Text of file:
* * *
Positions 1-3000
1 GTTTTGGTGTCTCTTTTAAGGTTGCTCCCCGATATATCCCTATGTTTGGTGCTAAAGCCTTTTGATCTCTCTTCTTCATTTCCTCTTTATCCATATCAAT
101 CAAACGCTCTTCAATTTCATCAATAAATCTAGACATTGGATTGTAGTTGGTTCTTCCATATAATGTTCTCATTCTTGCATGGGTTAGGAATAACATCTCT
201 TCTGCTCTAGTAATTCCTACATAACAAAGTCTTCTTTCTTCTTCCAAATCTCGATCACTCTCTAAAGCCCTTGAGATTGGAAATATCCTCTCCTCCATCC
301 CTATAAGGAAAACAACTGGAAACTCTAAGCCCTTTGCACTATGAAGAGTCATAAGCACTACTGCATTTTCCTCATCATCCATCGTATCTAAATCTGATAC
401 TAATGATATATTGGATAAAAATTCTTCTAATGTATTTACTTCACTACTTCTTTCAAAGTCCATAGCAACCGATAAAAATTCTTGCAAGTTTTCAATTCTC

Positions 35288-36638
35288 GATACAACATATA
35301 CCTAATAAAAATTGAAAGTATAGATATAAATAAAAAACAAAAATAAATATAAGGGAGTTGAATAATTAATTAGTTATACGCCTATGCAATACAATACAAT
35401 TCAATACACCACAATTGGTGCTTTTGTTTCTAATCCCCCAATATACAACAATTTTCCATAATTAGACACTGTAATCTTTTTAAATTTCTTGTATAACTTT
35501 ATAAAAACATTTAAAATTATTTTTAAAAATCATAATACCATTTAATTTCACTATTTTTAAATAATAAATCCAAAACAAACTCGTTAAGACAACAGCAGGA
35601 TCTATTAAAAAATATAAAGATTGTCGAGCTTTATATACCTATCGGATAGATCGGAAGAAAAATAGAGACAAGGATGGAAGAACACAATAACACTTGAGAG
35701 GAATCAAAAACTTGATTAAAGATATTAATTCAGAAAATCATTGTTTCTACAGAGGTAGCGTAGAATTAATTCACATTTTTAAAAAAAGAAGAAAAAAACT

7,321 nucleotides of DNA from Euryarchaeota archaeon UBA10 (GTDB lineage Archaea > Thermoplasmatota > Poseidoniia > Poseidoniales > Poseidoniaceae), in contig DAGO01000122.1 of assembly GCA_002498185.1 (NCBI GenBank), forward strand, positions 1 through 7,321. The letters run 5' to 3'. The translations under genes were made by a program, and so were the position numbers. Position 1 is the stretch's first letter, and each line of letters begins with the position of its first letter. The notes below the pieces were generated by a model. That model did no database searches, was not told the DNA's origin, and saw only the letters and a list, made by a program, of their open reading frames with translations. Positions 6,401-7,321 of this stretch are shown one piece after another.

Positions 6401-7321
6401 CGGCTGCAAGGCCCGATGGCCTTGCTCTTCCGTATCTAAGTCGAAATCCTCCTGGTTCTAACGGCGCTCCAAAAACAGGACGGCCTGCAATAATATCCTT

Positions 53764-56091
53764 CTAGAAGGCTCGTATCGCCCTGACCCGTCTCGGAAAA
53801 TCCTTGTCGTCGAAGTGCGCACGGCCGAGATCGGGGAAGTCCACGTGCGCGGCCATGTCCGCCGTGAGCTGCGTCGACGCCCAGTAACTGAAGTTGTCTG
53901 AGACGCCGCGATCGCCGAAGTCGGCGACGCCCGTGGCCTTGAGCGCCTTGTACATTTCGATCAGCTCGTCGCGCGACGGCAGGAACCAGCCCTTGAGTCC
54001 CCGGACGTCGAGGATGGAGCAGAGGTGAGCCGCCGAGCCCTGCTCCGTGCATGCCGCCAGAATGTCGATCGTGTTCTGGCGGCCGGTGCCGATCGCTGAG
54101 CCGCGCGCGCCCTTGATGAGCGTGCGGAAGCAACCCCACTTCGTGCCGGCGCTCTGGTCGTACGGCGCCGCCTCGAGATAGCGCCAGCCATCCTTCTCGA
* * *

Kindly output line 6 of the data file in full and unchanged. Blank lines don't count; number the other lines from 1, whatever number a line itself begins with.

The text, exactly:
401 TAATGATATATTGGATAAAAATTCTTCTAATGTATTTACTTCACTACTTCTTTCAAAGTCCATAGCAACCGATAAAAATTCTTGCAAGTTTTCAATTCTC